THE GRADUATES (clockwise from top left); Lauren Dong, Sarah Frazin, Sarah Sparks, Ella Web, Louis Tonkovich and Ben Susskind.
When the 2020 pandemic led to a global shut-down, students in South Coast Repertory’s Theatre Conservatory were undaunted. They rose to the challenge when their studies migrated online and rehearsals for the Teen Players—an ensemble of advanced acting students—took place on Zoom. In fact, even the Players spring production of Metamorphoses by Mary Zimmerman was achieved through Zoom so that parents and families could watch the show, some from as far away as Washington D.C., New York and Japan.
This year, the Conservatory bids farewell to six high school seniors who now embark on a new adventure at universities around the country.
To a person, the seniors say they’re grateful for the lessons learned, friendships developed and memories created during their acting studies at SCR. Saying farewell is the tough part, though. And they offer up heartfelt thanks to Hisa Takakuwa, Conservatory director, Erin McNally, musical theatre instructor and Mercy Vasquez, instructor and director.
The students will start in the fall at universities in California and New York—some keeping theatre as a focus, others branching out to different fields.
- Lauren Dong will be attending the University of California, San Diego, to study theatre.
- Sarah Frazin will also be at UC-San Diego to study theatre.
- Sarah Sparks will be attending the University of California, Los Angeles, to study playwriting.
- Ben Susskind will also attend UCLA to study playwriting.
- Louis Tonkovich will be attending the University of California, Santa Cruz, to study political science and sociology.
- Ella Webb will be attending New York University’s Tisch School of the Arts to study acting.
For Susskind, “The past three years I’ve spent in Hisa’s [Takakuwa’s] class have been groundbreaking for me as an actor and a person in general. She treats us like professional adults, while still understanding that we are teenagers and we are going to act like it sometimes. I’m incredibly grateful to have been able to work with her.”
Webb reflects on the impact SCR acting teachers had on her, saying, “They taught me to care deeply about others and to always remain curious about the world around me.”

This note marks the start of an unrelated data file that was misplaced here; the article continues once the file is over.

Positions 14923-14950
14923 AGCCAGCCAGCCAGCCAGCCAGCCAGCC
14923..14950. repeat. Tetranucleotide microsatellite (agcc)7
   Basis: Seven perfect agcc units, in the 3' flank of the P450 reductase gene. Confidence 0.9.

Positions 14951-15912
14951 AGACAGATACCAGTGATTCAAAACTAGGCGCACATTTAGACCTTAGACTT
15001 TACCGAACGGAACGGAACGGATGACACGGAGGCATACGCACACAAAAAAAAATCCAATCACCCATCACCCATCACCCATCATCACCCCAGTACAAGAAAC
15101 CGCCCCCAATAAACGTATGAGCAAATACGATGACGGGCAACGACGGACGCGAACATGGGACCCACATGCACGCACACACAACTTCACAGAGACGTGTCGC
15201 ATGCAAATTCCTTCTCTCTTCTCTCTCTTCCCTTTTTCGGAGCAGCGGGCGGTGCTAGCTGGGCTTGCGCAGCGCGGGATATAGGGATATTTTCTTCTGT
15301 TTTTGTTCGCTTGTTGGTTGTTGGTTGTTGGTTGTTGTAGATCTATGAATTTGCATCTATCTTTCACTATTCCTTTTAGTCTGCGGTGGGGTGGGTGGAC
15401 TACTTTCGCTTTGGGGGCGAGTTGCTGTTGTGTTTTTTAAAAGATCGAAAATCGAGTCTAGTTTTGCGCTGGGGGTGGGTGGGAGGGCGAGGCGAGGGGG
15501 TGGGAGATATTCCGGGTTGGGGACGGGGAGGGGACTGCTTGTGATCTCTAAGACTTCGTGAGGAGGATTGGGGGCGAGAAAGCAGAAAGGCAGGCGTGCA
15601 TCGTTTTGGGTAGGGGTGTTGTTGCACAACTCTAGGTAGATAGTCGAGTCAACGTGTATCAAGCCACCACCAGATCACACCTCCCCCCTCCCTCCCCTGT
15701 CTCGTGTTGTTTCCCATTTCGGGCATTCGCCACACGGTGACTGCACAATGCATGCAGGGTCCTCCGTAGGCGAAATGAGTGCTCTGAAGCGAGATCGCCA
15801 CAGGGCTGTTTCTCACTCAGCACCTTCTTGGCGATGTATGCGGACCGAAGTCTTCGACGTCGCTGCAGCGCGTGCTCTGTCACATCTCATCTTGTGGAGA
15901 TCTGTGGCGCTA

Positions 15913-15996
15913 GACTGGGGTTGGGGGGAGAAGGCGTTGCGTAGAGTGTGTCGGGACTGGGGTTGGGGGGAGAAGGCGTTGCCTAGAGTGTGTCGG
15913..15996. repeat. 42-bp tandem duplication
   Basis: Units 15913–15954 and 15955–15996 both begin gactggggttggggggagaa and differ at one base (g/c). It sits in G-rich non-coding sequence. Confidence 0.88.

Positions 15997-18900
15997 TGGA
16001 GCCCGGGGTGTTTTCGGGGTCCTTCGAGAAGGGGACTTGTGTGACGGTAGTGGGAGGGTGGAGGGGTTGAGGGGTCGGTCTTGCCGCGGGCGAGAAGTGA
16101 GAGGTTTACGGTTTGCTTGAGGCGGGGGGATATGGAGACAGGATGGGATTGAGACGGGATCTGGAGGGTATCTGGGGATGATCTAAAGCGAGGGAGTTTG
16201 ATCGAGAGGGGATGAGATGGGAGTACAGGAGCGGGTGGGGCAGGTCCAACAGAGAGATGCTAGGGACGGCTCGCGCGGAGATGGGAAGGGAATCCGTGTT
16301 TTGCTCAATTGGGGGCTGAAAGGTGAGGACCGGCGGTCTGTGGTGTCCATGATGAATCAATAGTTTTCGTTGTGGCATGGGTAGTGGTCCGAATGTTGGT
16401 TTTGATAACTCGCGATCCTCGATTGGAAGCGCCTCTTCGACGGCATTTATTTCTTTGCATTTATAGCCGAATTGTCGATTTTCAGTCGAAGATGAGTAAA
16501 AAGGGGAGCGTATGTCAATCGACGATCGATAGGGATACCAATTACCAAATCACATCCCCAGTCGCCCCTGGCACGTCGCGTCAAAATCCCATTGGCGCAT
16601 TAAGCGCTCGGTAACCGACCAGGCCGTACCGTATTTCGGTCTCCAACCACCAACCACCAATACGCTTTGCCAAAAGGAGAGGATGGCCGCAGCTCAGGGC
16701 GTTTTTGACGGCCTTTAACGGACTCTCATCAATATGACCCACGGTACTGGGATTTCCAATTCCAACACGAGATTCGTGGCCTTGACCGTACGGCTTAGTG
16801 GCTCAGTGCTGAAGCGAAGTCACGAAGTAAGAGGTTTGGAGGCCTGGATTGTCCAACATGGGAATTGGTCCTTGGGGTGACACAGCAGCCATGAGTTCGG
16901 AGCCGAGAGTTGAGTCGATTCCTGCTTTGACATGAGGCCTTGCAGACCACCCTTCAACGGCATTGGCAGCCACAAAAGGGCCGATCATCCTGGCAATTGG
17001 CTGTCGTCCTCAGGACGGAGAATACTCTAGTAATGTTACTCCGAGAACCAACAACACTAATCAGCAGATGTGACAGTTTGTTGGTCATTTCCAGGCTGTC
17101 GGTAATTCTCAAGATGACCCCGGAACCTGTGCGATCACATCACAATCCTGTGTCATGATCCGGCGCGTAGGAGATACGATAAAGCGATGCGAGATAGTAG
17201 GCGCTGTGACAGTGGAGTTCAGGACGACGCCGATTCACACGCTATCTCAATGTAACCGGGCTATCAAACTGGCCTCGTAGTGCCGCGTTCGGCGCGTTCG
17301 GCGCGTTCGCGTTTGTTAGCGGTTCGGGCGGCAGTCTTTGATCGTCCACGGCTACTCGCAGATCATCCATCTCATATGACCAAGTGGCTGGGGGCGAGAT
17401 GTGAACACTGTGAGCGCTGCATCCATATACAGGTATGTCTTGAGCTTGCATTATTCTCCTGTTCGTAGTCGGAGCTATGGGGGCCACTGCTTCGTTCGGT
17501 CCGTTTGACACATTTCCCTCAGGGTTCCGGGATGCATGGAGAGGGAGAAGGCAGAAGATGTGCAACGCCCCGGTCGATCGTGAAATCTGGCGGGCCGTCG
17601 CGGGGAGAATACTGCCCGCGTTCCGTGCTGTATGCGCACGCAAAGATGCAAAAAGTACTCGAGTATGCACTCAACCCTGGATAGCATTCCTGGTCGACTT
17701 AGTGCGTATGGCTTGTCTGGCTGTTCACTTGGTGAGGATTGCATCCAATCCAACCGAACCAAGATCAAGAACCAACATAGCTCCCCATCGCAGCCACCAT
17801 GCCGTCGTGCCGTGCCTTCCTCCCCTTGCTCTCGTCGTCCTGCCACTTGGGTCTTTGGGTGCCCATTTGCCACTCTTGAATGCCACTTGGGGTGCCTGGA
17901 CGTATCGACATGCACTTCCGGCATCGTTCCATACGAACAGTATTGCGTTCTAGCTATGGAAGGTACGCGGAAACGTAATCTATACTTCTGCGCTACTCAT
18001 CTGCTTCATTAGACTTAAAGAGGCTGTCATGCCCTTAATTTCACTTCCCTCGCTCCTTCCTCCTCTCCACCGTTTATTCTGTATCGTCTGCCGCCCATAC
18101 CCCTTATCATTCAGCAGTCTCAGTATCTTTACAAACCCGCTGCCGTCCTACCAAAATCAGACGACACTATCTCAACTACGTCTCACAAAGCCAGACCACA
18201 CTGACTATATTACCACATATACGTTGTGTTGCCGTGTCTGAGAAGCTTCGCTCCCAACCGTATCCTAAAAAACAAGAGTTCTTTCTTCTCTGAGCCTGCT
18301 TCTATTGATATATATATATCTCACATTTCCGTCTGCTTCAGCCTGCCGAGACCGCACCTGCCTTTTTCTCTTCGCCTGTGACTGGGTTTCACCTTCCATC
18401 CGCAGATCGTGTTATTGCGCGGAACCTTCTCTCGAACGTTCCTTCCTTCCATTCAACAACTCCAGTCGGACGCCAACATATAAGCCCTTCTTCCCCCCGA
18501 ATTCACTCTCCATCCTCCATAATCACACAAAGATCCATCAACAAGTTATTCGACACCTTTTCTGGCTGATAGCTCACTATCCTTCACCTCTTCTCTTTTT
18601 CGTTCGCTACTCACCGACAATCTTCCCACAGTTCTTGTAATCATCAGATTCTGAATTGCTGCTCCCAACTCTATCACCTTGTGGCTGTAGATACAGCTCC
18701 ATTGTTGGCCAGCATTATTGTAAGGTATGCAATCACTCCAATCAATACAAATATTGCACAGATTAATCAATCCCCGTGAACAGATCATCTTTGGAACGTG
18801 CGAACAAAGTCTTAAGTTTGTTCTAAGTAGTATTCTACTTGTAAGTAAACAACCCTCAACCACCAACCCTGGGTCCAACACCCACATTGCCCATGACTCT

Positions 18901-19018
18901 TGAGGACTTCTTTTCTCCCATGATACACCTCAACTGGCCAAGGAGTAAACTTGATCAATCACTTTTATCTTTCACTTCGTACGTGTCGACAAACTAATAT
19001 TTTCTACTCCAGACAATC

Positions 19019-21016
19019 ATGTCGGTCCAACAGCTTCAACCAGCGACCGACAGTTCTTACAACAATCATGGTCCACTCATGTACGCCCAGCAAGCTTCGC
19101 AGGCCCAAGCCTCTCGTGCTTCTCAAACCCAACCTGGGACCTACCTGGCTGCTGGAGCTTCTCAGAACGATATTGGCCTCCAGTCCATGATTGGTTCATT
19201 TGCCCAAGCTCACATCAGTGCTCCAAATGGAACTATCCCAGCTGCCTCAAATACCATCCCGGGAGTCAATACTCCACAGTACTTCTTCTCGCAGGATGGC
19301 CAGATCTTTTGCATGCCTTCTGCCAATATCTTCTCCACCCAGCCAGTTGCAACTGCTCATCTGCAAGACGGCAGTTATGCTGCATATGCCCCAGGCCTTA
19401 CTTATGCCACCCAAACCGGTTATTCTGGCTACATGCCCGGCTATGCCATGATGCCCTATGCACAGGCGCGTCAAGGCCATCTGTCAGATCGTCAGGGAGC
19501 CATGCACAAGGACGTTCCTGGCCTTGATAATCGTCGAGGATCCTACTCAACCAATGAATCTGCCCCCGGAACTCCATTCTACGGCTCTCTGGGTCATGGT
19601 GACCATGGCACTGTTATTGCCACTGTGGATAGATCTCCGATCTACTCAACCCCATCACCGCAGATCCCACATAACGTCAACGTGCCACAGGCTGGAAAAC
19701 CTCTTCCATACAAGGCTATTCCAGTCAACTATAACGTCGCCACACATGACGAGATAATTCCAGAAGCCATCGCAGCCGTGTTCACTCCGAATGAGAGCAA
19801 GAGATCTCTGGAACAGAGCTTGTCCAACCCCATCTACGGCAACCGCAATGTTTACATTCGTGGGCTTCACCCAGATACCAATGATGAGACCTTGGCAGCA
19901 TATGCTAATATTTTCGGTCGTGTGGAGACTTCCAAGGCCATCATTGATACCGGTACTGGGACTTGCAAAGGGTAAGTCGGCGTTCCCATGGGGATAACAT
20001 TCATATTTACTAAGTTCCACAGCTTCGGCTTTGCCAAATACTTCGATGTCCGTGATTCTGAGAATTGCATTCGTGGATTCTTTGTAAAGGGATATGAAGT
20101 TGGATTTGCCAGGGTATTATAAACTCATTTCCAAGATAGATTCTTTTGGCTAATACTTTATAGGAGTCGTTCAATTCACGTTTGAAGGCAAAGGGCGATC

Some of the seniors’ favorite memories are learning dances. “The collective learning and enthusiasm we all had for the dance always energized me and got me excited for class”, says Tonkovich.
A favorite annual event for Sparks was called “SCRom”—a Conservatory version of the prom, since play rehearsals usually happened each spring during prom season. The acting students created their own special event, drawing names from a hat and then creatively asked out the person whose name was drawn. A student’s family would then host the “SCRom” itself.
“I loved watching the SCRom proposals because you get to see your friends do all these nice things for each other,” says Sparks.
All six seniors say the life lessons learned in acting classes have given them more self-confidence and taught them to have empathy and compassion for others.
“People may not realize, I certainly didn’t, that acting is a very vulnerable thing,” says Dong. “It requires deep human connection, good listening skills and effortful communication. Those three lessons I will cherish in my life, acting or not, forever.”
Frazin agrees, saying, “I have an improved sense of self-confidence and purpose as a result of my experiences at SCR.”
From all of us at SCR to this group of grads—Congratulations! We also thank them and our current and continuing students for their commitment to the theatrical arts.